We've all been there. We're trying to help or referee some situation with kids, we're told a few things or parts of the story, and we think we know what happened, so we turn to the kid who we think is at fault and utter some variation of the words, "Go say you're sorry."
Let's be honest about one thing: They are not sorry!
Anyone who is paying even a little attention to what is going on in front of them knows that whatever just happened was intentional. It was said or done on purpose and for a reason. Having said that, the action or behavior is often not malicious or meant to hurt to the level or degree it did, but intent is everything, and they meant to do it. It doesn't even look or sound genuine when they actually apologize, and yet it is somehow acceptable and treated as if it can magically fix the problem.
In fact, some of you just reacted to the idea of apologizing as a "magic" f ix because of the powerful nature of genuine apologizing. When we ask campers to apologize, it comes from a good place. We want them to apologize, because as adults we know that it often works. Saying, "I'm sorry" is an indirect way of validating someone else's hurt feelings and taking responsibility for our own actions. But seriously, how long have you known how to do that? Aren't you still pretty bad at it? And chances are you get better at it when you either do it sincerely and experience the positive results, or insincerely (or not at all) and experience more negative results. Because most kids are being forced to apologize, they never get an opportunity to experience those positive results. The people to whom they are apologizing know it's disingenuous and forced, so there is the same lack of meaning in their rote response of, "It's OK." Which, by the way, it's not. Being physically hurt or having hurt feelings is not an "OK" state of affairs. Let's teach kids to accept apologies, or even to say "thank you" when someone does apologize, instead of dismissing the original action by saying, "it's OK."
I know that's a minor point, but it's part of the bigger issue of behavior management and problem-solving with kids. As adults, we tend to take over the process. When we do that, we are taking away the chance for kids to learn how to do it on their own, which will perpetuate some of the same bad behavior and poor decision-making.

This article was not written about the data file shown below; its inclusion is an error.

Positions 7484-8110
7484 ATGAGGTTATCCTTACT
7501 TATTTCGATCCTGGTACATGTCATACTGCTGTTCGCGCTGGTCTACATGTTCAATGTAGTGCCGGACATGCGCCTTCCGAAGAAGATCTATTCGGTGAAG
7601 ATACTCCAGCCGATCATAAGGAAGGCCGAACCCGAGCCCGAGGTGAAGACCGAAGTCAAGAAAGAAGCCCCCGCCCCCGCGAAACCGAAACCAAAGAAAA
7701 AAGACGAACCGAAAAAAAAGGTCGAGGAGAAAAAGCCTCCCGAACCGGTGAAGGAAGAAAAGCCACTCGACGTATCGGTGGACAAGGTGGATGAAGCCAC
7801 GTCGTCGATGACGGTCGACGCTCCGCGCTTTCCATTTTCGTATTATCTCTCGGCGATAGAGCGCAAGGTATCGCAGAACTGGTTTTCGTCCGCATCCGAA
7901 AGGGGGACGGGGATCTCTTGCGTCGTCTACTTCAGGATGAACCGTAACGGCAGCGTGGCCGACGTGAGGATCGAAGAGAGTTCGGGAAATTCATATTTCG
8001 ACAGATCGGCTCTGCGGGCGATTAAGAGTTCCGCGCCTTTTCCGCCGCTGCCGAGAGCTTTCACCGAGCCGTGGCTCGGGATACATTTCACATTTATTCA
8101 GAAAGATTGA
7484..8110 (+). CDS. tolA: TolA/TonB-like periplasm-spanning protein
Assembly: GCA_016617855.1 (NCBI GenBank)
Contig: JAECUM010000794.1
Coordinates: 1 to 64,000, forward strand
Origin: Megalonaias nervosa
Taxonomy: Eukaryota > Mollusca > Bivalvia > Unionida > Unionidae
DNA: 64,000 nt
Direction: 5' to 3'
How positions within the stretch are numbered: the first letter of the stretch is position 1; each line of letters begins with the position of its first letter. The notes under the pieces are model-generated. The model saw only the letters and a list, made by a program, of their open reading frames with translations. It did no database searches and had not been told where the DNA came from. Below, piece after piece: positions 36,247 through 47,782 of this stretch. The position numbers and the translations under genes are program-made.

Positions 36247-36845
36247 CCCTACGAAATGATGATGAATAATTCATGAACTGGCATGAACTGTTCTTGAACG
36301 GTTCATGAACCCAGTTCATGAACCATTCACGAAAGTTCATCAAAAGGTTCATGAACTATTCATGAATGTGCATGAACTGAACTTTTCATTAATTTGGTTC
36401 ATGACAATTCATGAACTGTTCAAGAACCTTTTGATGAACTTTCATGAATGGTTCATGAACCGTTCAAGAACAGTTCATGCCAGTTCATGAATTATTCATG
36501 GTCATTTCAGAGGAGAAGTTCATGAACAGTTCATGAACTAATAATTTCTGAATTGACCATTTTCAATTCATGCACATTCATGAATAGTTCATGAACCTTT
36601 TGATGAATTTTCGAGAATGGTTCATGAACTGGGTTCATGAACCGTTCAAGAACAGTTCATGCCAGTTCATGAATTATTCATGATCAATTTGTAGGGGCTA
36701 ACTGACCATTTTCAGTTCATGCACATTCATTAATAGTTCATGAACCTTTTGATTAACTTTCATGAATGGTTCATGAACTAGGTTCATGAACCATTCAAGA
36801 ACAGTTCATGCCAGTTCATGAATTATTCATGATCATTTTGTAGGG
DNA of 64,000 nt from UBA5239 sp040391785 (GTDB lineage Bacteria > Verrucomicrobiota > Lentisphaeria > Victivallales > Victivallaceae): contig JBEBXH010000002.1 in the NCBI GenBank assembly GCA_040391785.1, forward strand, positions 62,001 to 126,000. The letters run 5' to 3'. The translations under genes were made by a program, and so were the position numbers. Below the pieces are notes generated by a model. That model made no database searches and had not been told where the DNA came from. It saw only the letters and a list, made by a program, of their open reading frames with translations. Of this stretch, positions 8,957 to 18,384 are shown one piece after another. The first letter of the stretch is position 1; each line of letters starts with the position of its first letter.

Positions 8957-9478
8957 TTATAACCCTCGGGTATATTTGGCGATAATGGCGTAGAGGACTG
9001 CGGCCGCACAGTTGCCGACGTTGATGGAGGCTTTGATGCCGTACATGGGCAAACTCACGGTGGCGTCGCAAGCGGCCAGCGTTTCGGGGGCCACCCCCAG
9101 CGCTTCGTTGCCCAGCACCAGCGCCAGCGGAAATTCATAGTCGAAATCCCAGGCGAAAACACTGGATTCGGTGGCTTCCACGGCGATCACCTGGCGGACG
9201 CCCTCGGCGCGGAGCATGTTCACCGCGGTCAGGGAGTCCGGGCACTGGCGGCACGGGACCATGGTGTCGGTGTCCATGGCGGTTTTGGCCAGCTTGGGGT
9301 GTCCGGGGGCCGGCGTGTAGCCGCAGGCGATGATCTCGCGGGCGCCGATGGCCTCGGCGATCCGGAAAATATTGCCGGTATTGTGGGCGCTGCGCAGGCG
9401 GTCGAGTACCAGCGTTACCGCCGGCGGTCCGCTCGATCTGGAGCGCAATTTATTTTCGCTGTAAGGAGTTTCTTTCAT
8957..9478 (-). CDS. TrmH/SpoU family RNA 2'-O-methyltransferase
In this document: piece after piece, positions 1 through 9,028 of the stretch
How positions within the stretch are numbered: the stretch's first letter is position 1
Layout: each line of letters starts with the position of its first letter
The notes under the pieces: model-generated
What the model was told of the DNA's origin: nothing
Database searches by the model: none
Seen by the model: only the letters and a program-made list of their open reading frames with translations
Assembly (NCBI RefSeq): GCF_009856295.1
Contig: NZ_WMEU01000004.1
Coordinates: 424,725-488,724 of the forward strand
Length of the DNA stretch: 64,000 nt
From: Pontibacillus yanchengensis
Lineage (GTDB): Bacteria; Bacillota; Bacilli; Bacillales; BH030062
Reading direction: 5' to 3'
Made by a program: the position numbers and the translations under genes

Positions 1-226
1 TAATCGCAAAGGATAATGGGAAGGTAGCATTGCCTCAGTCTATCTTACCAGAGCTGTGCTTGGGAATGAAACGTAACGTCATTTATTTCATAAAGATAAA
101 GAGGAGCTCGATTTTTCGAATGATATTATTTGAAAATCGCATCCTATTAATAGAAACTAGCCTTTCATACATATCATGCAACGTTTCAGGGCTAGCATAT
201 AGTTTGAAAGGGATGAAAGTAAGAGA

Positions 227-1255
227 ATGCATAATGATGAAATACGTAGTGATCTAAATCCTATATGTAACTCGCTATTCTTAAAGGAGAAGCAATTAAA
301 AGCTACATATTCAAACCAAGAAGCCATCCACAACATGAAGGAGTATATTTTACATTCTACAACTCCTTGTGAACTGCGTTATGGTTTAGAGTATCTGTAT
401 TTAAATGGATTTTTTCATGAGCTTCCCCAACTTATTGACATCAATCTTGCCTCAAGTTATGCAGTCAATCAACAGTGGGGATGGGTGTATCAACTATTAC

What's the Point of Behavior Management and Problem-Solving?
"Kids learn how to make good decisions by making decisions, not following directions." I heard my friend Jack Schott say this when he was describing his camp, Camp Stomping Ground, and their philosophy about choice-based programming. It's the perfect answer. Most of the time we think of behavior management and problem-solving in terms of the moment or present experience. Because issues, obstacles, and conflicts get in the way of the best camp experience, there is a pressure to fix things so we can get back to having fun. The problem with that is it doesn't teach the campers anything about solving their own problems or making their own decisions. You might want to argue with me and say that at least it's faster and saves a lot of time in the day. But if you can help them learn how to use problem-solving skills, there will be fewer problems, and voila! You have your day back. Besides, they are just like the rest of us; they learn more by doing something than by just hearing about it.
How Do We Do It?
There are a ton of ideas, strategies, and techniques when it comes to working with kids, especially around behavior management and problem-solving. At the core of almost all of them are the basics of problem-solving and decision-making, which can be summarized into three components:
- What's the problem or decision?
- What are some possible solutions or different choices?
- Choose one and see what happens.
There is obviously more to it, but if we start there, it's relatively simple (maybe not easy) to put together some ideas to help kids learn how to do it.
Asking Good Questions and Listening Without Judgment
It all starts with understanding the problem. In most cases, the problem is a combination of the situation at hand, which is what we see or what just happened, and a variety of other factors like the camper's past experience, their relationship with the others involved, how they are feeling at that moment, and so on. The point is when we start problem-solving or decision-making with kids, we really have no idea what they are bringing to the situation. A classic example is seeing a camper do something right in front of you.
Counselor: Hey man, it's not OK to push people. What's going on between you two?
Camper: What? I didn't do anything!
Counselor: What do you mean? I saw you push him.
Camper: No, I didn't!
You know exactly how the rest of the conversation sounds. Sure, you saw him push the other kid. But because of all the other stuff (the underlying issues, preconceived notions, prior experiences, etc.) going into this problem, the camper you are talking to just doesn't see it that way. His experience of the issue is way deeper, so it means more than just pushing. Often, I don't think kids even realize that we are only talking about the one behavior we saw or that was reported to us. Their experience is as a part of a whole, not just the moment we witnessed. Because most kids are still learning how to express themselves clearly, and in this moment or situation they are probably feeling hurt and defensive, they can't articulate that more is going on here than just what you happened to catch. So it turns into pleas of innocence and zero acknowledgment of the action. Do you want to know why that was the straw that broke the camel's back? It's the million other straws beneath it.